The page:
And vice versa. T5 system efficacy don't take into getting too cold in a cooler ambient temperature as seen in open luminaires used indoors.

But, as always, the devil is in the details.So, any marginal initial efficacy advantage of the T8 in your example is quickly lost and continues to lose further over the life of the bulb. All of the 3100 initial lumen GE bulbs have this same lumen depreciation chart.
Seems to me it's lamps vs lamps, rather than T5 bulb vs T8 bulb. I'm seeing 95% @ 20,000 hrs on Philips XLL and 93% @ end of life of 40,000 hrs (3hrs, Prog start).

T5 vs T8 isn't a technological difference. It's 5/8" tube vs 1"(8/8") , nothing else.


A quick scan of that companies website shows they recommend their shared-ballast solution for multi-bulb fixtures. So, I don't really know anybody, other than you, that is suggesting anybody would install 4 one-lamp ballasts into single fixture.
That video shows using multiple one-lamp-to-one-ballast LUM adapter thing.

contention that the companies product is a "gimmick".
It's only a gimmick because of the hyper-inflated claims made in their marketing literature, generous use of "up to", "compared to the average/most" etc trying to get people to spend money on something that might as well be comparable by creative use of "UP TO" statements.

Take note how they state a 32W T8 has 2,800 initial lumens and compares that to 3,050 initial lumens of T5 without any of your correction factors.
What you keep missing is that T5 lamps were never meant to be operated on line frequency and the specs are based on high frequency, so the specs are already taking advantage of efficacy gain offered by HF drive.

T8 and T12 specs are still based on 60Hz operation. The efficacy gain factor is shown in IES Lighting Handbook, a well respected neutral reference.

Take a look at how they didn't explicitly state the difference in reference ballasts. Again, this is the difference T5 sales people keep exploiting.

T5 vs T8 is something to consider for new install... T5 is nothing special that you should even think about gutting existing T8 fixtures of its ballasts and installing patch-up adapter.
 

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I showed you a 2 lamp T5 vs 2 lamp T8 _system efficacy_ to neuter the effect of HF vs line frequency measurement difference used in lamp specs. They results are about the same. There's ballast to ballast, lamp to lamp difference, but not clear distinct benefit/harm of T5 over T8.
But... Devil in the details again. You showed me a 2 lamp "Instant Start" T8 system vs a 2 lamp "Program Start" T5 system. Program Start ballasts are slightly less efficient than Instant Start ballasts, but enable 50,000+ starts vs 15,000 starts. As I mentioned before, you have moved beyond your original post about lamp efficiency to lamp-ballast efficiency. But, you conveniently stop there and don't consider all efficiencies in a complete T5 and T8 system. In the end T5 wins against T8 in almost all scenarios. And, the end is all that matters.

And vice versa. T5 system efficacy don't take into getting too cold in a cooler ambient temperature as seen in open luminaires used indoors.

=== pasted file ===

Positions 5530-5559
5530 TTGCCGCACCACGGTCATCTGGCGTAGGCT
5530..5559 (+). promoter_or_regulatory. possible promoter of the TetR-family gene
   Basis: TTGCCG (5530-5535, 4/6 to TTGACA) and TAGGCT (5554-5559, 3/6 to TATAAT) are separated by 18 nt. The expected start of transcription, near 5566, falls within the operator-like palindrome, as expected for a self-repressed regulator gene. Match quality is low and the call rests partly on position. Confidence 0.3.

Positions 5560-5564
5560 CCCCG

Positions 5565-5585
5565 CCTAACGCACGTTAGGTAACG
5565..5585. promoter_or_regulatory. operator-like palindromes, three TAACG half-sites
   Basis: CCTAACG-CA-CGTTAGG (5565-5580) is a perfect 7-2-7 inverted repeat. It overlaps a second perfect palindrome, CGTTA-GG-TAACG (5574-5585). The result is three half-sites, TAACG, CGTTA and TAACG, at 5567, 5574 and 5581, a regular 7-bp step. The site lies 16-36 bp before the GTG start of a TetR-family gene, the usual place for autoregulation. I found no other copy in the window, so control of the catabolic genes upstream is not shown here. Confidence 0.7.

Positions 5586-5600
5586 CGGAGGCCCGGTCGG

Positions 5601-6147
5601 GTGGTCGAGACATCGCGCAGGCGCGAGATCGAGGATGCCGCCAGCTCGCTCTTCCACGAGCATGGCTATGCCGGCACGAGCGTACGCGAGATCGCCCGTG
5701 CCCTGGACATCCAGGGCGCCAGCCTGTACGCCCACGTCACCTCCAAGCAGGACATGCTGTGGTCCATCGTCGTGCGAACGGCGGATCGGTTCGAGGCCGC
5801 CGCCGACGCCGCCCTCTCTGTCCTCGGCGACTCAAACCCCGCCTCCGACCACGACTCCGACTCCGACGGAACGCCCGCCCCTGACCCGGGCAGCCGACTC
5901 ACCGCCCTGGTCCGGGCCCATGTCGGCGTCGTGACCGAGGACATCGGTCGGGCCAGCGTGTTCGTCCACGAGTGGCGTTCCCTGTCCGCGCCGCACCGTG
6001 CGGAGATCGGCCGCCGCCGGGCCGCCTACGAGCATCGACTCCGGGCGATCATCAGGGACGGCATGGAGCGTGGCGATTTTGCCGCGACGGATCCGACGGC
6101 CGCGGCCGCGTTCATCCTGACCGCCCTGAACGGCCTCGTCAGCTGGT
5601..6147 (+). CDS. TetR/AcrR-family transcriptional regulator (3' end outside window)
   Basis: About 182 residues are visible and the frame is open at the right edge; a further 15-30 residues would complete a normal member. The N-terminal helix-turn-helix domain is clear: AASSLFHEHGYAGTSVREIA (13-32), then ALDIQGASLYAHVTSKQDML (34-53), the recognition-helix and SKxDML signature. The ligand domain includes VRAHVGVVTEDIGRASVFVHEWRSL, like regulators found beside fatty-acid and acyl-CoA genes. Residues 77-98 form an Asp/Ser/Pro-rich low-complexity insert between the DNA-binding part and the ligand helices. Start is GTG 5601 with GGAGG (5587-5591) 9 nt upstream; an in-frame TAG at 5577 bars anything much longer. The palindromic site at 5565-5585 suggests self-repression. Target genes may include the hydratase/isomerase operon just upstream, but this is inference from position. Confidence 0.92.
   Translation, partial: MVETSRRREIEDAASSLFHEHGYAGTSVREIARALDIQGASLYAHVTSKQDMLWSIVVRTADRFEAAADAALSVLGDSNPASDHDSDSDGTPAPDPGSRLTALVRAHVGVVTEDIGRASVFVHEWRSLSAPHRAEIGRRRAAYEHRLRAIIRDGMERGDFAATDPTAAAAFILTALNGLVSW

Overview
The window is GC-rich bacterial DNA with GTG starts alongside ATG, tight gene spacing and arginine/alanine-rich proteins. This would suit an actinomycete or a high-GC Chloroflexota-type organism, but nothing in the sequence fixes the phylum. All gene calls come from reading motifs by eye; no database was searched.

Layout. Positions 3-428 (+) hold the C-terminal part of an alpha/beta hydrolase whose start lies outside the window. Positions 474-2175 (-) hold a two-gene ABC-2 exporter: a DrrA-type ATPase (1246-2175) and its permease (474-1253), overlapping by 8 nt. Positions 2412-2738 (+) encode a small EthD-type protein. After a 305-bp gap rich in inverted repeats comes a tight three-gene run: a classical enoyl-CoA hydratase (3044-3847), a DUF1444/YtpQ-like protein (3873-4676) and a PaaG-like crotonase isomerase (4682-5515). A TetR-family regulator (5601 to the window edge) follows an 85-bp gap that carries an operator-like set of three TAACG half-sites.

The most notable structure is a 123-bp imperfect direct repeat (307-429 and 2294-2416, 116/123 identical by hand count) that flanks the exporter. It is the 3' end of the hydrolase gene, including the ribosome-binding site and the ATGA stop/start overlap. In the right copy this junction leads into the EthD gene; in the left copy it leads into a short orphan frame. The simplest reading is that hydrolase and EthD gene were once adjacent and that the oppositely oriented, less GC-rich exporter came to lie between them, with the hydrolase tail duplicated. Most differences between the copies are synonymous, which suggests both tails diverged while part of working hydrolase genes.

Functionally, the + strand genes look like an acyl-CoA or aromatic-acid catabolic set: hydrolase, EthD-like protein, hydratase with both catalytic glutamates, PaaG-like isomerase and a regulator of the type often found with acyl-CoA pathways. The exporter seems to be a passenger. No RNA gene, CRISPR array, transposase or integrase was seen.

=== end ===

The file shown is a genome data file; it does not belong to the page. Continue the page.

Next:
Amalgam mercury encapsulation that was started in T5HO lamps and now has been successfully tested in HE lamps removes a significant amount of temperature sensitivity in T5 lamps. It is exactly advances like this in T5 technology that enables it to surpass T8 technology which doesn't work as well using amalgam.

Seems to me it's lamps vs lamps, rather than T5 bulb vs T8 bulb. I'm seeing 95% @ 20,000 hrs on Philips XLL and 93% @ end of life of 40,000 hrs (3hrs, Prog start).
You are back to quoting standard lumen output lamps, which the XLL are. My comments were regarding the high lumen T8 lamps shown in the GE literature that you used to compare against T5. The high lumen and high efficiency T8 lamps appear to have some issues which are swept under the rug in marketing materials.

T5 vs T8 isn't a technological difference. It's 5/8" tube vs 1"(8/8") , nothing else.
This is a very simple minded, very incorrect, statement. You could just as easily say the same about T12 vs T8, it is a 12/8" tube vs a 8/8" tube, but we all know T12 has been left as a relic. I will tell you exactly why, and why the tube diameter has a significant impact in the "technology" of fluorescent lamps.

In order to increase the efficiency of the lamps Krypton, among other noble gasses, were used as a mixture with Argon, in various ratios. However, using these other gases lowered the internal resistance which resulted in lower voltages on the cathodes. The end result was the lamps ran too dim with standard ballasts. Reducing the bulb diameter, going from 1.5" to 1.0" (T12 -> T8), increases cathode/filament voltage, and enabled the use of these alternate gasses which enabled higher efficiency while maintaing proper voltages to get proper light output. In other words, these gas mixtures could NOT be applied to a T12 tube, the tube diameter had to be reduced to support them.

The same is going on now. The next "big" thing for fluorescent is Xenon gas mixtures. These are estimated to bring up efficacy of fluorescent to 120 - 150 lm/w. However, the Xenon mixtures lower voltages even further making them more ideal for the smaller diameter of T5 lamps. So, much like T12 has hit a cement wall, T8 will also hit that wall in the efficacy wars.